Stage One: Trust versus Mistrust is from birth to 18 months and the value associated with this stage is Hope. Too much trust leads to sensory distortion while too much mistrust leads to withdrawal. For the child to master this stage it would require 80-90% trust while 10-20% mistrust. Often times clients cannot see the value of mistrust but this is what prevents them from being too gullible. Sensory distortion means the child tends to see the world as a fairy tale. This may be appropriate early in life, however, as they begin school this becomes a problem. The child will have to face this issue sooner or later and if parents help them to learn to mistrust appropriately it will be easier as they deal with peers later. On the other end of the spectrum would be too much withdrawal. In extreme cases these children have difficulty making meaningful connections with others. Reactive Attachment Disorder has its roots here where there was not a mother-figure to care for the child. In such disorders the child grows up to be an adult who does not have the ability for meaningful relationships. Children who are abused and end up in the custody of the state are at risk. But that is an extreme case. More commonly children will have a difficult time going to a person unfamiliar to them and cry, this would be a normal situation that must be faced and with the appropriate support this can be accomplished. If there is an appropriate balance between trust and mistrust then the child is hopeful about the world.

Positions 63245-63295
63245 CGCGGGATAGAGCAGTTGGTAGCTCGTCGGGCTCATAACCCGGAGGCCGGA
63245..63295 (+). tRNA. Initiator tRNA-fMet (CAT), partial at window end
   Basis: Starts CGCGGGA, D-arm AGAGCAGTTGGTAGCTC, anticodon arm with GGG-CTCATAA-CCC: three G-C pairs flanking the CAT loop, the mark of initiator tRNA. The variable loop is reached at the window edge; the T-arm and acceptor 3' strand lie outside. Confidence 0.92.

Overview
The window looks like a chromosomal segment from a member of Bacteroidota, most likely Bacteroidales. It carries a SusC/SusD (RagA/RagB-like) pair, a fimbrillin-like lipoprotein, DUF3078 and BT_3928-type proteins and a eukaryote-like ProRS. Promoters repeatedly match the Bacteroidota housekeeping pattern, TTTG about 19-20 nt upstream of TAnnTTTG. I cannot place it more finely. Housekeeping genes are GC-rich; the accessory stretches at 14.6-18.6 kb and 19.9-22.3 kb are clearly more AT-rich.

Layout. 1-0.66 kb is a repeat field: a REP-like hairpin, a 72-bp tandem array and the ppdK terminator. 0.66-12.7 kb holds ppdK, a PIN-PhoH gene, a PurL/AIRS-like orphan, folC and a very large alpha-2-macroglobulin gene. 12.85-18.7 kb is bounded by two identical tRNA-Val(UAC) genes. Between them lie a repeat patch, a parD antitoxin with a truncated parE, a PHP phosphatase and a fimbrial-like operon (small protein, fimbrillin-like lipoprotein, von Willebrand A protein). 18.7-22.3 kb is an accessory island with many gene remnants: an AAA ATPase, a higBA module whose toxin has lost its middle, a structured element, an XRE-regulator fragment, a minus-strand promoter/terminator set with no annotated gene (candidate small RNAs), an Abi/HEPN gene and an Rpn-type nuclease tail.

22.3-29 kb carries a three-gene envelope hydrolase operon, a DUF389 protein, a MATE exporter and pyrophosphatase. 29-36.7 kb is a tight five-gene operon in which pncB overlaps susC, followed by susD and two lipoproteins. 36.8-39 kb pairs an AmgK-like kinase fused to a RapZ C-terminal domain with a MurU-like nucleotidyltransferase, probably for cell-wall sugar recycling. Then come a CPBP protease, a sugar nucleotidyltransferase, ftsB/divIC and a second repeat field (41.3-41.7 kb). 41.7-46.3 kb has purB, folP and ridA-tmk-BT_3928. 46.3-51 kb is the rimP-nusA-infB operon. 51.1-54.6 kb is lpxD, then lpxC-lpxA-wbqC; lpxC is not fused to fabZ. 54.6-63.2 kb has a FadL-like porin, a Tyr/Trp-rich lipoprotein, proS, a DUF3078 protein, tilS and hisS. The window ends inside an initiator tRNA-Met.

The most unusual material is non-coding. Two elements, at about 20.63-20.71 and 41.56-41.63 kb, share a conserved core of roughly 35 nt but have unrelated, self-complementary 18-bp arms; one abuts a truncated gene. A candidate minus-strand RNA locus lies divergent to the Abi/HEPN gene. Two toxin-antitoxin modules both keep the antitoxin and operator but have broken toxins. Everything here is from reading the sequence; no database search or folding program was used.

The impact of unresolved issues for clients connected to Stage One in therapy can be significant. Fundamentally it is true that the earlier development is disrupted the more significant the impact will be felt throughout life. The events that may impact this stage, as will all stages, must be seen on a continuum. As stated all children face normal disruption, but it is when their care is interrupted by a parent with alcohol or substance abuse, domestic violence or other traumatic events that the delicate balance is upset. In such cases self-esteem, feeling safe, having mutual relationships and taking healthy risk all can be significantly impacted. In such situations there is hope, however, the treatment required may be more intense. Trust is a building block for all relationship and especially in therapy. For clients who struggle with these issues this will likely be a primary issue that must be addressed between client and therapist. It is perfectly normal to raise this matter and in so doing the opportunity comes to move slowly from a position of mistrust to trust. As I prescribe for all of my clients, three things are helpful: exercise, journaling and meditation. Please note there is a tab labeled 'meditation' and this can be used as a tool to manage thoughts, feelings and behavior.